Who knew Masada could be so hard on your thighs? Well I sure didn't! Each step I took up the rocky, steep Masada killed. It was around 9:30 in the morning, deep in the Negev. Despite it being very chilly outside, as I was walking up Masada, I was sweating so much that I didn't even realize it. Talya and I were behind the rest of our class, which was about five minutes up the mountain from us. Climbing Masada made me realize the climb was the easiest part of Masada, and well of Judaism. The hardest part was ignoring the temptations of sitting down or drinking water. Similarly in Judaism the hardest part is ignoring the temptations of the modern world.
            We woke up very early at 9:30 in the morning and had breakfast at the Masada Guest House. We then proceeded to hike towards Masada, and then eventually, we were at Masada. It was very cold. I remember asking myself how could I ever scale Masada in this weather! As I took my first step I was overwhelmed with pride. I felt like I could do it easily. I was wrong. About 3 minutes in I fell behind my friends. I watched them continue their gossip without me. They were walking so normally, not even flinching, while I was struggling to keep myself walking at a normal pace. I found myself talking with Talya. I remember I could hear the wind as I got higher and higher up Masada. It was almost like I could feel the wind dancing around me, and at the same moment cooling me down. I refused to drink water while going up Masada because I felt it was immodest. I wanted to experience the full climb, without any help whatsoever. I could feel the sweat trickling down my head, but at the same time I couldn't feel it. It was like I was aware, but I wasn't. Those of you who have climbed Masada will know what I mean. Every step I took brought great pain to my body, but I knew I had to keep on going; I couldn't give in to the temptation, I had to keep a steady pace. So I decided to run ahead of my group, and then in less than 5 minutes, I was ahead and on my own. It felt so liberating, running up Masada.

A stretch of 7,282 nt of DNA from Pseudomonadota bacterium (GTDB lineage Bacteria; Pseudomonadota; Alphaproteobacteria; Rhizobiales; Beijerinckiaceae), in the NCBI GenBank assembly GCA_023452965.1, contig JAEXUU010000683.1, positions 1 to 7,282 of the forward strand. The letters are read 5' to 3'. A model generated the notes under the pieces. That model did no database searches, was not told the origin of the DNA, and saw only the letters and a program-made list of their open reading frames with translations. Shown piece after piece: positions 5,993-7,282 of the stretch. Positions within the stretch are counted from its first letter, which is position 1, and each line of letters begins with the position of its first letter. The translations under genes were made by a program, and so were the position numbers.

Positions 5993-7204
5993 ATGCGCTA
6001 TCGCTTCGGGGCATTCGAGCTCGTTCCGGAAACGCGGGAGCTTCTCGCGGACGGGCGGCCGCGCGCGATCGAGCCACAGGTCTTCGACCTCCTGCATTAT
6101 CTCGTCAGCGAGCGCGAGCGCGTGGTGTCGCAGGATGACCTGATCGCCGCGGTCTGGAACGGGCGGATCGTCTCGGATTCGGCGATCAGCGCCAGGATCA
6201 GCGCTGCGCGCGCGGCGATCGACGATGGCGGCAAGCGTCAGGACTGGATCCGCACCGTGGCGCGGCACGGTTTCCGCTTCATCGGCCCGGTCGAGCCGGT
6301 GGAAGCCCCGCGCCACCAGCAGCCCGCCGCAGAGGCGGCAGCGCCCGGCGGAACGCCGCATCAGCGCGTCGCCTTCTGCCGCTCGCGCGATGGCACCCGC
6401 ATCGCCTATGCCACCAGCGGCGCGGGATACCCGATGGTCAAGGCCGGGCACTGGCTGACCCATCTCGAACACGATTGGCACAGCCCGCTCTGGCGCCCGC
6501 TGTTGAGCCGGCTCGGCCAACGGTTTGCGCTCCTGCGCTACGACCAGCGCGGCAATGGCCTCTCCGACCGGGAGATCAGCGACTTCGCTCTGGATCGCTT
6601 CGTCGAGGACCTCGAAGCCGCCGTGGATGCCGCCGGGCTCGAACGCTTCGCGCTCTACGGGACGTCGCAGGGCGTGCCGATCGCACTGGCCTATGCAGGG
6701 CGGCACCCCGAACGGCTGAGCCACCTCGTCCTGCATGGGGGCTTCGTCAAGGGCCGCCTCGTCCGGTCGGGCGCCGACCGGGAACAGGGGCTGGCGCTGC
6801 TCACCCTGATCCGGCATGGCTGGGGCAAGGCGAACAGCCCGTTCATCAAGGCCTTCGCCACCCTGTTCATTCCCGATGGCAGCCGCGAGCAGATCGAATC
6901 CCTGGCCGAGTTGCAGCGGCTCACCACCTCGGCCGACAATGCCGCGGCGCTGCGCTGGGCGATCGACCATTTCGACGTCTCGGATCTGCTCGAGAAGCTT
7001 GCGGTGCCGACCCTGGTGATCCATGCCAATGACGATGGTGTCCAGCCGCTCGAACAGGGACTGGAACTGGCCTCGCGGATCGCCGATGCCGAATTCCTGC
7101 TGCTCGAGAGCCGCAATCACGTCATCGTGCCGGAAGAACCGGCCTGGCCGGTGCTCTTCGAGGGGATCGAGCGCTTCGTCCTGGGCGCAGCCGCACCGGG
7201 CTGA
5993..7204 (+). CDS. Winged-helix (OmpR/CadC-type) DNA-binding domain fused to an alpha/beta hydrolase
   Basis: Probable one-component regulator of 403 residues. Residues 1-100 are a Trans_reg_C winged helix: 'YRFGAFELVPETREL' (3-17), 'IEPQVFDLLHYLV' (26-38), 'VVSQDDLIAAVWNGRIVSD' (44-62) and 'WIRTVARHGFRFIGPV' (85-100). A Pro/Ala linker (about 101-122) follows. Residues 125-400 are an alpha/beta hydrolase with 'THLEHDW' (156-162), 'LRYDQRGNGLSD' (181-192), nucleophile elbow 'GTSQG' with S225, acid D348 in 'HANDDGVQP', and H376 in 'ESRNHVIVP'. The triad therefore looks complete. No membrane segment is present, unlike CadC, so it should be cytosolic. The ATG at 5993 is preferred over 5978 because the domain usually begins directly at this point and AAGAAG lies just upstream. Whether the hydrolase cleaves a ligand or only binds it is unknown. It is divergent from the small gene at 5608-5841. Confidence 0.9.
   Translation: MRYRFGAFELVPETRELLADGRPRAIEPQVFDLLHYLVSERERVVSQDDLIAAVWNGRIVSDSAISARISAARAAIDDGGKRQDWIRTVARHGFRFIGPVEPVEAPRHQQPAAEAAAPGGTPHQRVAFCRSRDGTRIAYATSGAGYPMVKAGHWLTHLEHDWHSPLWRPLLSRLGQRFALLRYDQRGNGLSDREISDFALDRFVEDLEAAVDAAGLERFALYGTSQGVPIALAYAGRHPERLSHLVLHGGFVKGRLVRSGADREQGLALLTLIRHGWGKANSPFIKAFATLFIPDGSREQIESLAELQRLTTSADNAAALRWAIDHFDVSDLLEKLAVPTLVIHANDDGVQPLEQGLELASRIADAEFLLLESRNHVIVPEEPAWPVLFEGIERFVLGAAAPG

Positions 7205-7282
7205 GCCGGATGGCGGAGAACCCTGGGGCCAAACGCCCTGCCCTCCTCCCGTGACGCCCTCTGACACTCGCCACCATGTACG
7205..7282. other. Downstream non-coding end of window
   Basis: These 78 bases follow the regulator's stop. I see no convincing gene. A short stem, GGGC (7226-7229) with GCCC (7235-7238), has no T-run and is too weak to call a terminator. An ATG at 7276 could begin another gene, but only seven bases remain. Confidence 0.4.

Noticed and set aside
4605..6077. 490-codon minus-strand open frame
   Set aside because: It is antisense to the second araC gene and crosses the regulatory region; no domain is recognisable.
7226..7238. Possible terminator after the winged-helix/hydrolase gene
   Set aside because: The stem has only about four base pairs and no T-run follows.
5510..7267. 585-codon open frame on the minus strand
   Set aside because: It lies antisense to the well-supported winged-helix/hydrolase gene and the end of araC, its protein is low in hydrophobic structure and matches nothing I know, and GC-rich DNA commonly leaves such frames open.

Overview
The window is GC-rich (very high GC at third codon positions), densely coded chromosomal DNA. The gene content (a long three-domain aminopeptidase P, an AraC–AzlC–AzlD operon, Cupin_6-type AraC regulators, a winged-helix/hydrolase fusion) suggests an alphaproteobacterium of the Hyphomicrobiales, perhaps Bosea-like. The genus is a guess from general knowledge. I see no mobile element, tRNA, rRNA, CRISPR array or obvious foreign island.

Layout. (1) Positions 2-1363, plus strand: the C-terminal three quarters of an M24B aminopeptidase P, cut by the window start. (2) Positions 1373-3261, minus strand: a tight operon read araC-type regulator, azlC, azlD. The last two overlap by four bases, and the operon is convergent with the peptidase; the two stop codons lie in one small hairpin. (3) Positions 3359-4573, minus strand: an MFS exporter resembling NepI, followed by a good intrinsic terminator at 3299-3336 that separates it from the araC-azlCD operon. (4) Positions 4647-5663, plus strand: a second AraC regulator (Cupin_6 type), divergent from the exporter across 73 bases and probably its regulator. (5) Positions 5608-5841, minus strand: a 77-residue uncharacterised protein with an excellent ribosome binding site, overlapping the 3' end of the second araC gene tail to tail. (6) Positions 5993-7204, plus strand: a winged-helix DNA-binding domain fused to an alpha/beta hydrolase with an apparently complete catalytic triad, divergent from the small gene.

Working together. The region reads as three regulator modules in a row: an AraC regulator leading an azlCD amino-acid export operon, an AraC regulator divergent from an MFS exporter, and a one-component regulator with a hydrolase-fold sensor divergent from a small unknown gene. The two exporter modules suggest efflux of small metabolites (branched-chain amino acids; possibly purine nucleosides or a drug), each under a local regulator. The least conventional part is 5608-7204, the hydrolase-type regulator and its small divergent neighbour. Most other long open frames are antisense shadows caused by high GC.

Running up Masada, and not giving into the temptations of sitting down, or drinking water really changed me. It let me know that I had the stuff in me. I thought to myself whenever I saw a nice looking rock to collapse on, "I can do this. This is nothing to what the Jews during the Holocaust had to suffer through." Since I am currently studying the Holocaust in Humanities with Ms. Novick, that statement I made was very powerful for me. I decided that I was going to do this climb for me, and also for the Jews who suffered through the Holocaust. I had to not think about the burning pain that I endured after each unbearable step that I took.